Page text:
Oh how I wish I would have talked to my grandmother about this experience!  It is amazing to me that my father lived.  He grew to be 5’11” from his tiny birth weight.  My dad is the rock in our family.  He has the most tremendous faith just like his parents.  He shows though his example that being faithful to the commandments of Heavenly Father will bring blessings seen and unseen.  I love this picture of my Dad.  It was taken a few years ago.  He met me and my sister with our kids at the zoo during his lunch break.  That’s the kind of grandpa he is.

IMG_5598

I hope that today if you have the privilege of having your parents or grandparents alive, that you will take a moment to call them, reach out to them.  Ask them stories about their life.  Ask them to tell you the miracles they have seen.  We all have them in our lives.  We need to write them down.  I am grateful to my Dad that he took the time to write this story down.

Life is Good.  Share the Good.

PS “The priesthood is the eternal power and authority of God.  Our Heavenly Father delegates His priesthood power to worthy male members of The Church of Jesus Christ of Latter-day Saints.  The priesthood enables them to act in God’s name for the salvation of the human family.”  If you want to learn more about my church and what we believe, click on this link:

Mormon Beliefs

Our church also celebrated recently the 40th year anniversary of when every worthy male could receive the priesthood.  You can watch this here:

Be One Celebration

We believe men who have the priesthood authority ordained upon them are able to give blessings of comfort or healing to others.  This is what my father was talking about when his mother asked the doctor (who was a member of our church with the priesthood) to give her a blessing.   I know that many miracles have happened in my life because worthy men gave blessings using the priesthood to bless others according to God’s will.

PSS  If you want to read an awesome article from Penn Nursing about the history of helping preemie’s in the US, check out this link:

The Care of Premature Infants

I found this paragraph interesting as it talks about the time period when my father was born.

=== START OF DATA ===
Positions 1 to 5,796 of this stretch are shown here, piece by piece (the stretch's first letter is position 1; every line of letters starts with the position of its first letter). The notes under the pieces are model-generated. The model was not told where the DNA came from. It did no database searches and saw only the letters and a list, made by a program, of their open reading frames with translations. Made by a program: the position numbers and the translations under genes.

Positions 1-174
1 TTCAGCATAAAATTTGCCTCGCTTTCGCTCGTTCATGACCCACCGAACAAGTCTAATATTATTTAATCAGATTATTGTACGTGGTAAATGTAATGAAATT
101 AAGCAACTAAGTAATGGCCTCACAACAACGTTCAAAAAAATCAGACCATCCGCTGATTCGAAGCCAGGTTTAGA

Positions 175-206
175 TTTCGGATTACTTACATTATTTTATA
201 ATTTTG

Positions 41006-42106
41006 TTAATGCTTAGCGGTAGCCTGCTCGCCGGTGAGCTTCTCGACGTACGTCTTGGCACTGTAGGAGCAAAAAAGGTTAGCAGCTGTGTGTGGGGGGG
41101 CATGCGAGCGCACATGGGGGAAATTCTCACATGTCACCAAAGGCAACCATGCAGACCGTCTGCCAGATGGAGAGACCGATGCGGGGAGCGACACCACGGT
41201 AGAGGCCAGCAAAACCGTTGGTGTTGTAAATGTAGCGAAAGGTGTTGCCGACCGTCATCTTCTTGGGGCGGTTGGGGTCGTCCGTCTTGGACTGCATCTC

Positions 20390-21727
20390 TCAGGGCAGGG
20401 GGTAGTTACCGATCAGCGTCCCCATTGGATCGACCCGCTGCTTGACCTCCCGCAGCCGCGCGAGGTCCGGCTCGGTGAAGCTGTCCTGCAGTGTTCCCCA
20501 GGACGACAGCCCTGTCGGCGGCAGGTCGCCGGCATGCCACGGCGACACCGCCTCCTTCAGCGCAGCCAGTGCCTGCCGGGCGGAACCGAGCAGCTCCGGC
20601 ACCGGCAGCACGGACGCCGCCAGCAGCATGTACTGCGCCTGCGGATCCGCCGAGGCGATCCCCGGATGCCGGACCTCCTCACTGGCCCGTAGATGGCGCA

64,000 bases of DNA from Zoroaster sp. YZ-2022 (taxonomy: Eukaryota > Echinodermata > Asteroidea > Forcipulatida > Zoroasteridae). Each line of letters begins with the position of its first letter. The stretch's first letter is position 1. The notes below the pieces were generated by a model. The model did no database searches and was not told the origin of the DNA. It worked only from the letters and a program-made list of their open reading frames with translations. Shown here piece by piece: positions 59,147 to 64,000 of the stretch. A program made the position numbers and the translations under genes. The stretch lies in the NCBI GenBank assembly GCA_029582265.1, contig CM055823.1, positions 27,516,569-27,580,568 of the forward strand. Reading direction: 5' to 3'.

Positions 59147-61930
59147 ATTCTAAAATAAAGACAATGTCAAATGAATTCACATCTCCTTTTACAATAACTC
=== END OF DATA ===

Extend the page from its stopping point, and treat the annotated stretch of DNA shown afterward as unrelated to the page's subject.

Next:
During the 1950’s, as smaller and more premature babies were saved with increasingly technological treatments and the intensive care of these infants expanded across the country, several problems surfaced. Oxygen, the miracle cure for the respiratory distress associated with prematurity, did save many lives. However, its unregulated use in higher doses and for prolonged periods appeared to be detrimental to some babies. In 1942, the American Journal of Ophthalmology published an article about an apparently new condition, retrolental fibroplasia, or RLF.[26]  By 1950, this disorder of the retinal vasculature became the leading cause of blindness among children in the U.S. By 1956, it became the first acknowledged complication of the treatment of prematurity. Physicians and scientists worked zealously throughout the 1940’s and early 1950’s trying to identify a cause for RLF, ruling out geography, heredity, lack of prenatal care, and early exposure to light. They examined the medical and nursing care of the infants for any discrepancies or omissions that might have triggered RLF. They focused on newer treatments including vitamin therapy, blood transfusions, and various medicines and hormonal supplements. Physicians and others did not seriously consider oxygen in the search for a cause of RLF until the early 1950s. A large scale, multi-hospital study of the effects of oxygen began in 1952 and culminated in 1956 with solid evidence pointing to it as the culprit.[27] Oxygen use was immediately curtailed throughout the world, and rates of RLF dropped dramatically. Unfortunately, without oxygen treatment, deaths due to respiratory failure increased by 1960 even as the incidence of RLF began to rise again. Known now as retinopathy of prematurity (ROP), it continues to affect preemies today.[28] Physicians now believe ROP has many causes. Standard screening procedures identify infants at risk early, and doctors plan treatment accordingly. Clinical studies continue to sort out the best way to prevent the disease and to treat it once it develops. Oxygen, once seen as a panacea for all preemies, remains a major component of respiratory support, however it is carefully controlled and regulated according to individual needs.